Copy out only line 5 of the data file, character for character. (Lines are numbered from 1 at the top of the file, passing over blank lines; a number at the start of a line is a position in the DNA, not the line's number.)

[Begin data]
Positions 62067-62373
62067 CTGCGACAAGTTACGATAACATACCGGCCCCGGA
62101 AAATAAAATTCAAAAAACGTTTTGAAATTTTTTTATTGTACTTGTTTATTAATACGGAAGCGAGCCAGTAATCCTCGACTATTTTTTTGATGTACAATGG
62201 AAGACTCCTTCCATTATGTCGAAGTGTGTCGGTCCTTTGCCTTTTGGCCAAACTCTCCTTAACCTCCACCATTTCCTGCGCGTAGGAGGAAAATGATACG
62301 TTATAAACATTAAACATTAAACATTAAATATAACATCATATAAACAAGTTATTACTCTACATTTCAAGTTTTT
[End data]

62301 TTATAAACATTAAACATTAAACATTAAATATAACATCATATAAACAAGTTATTACTCTACATTTCAAGTTTTT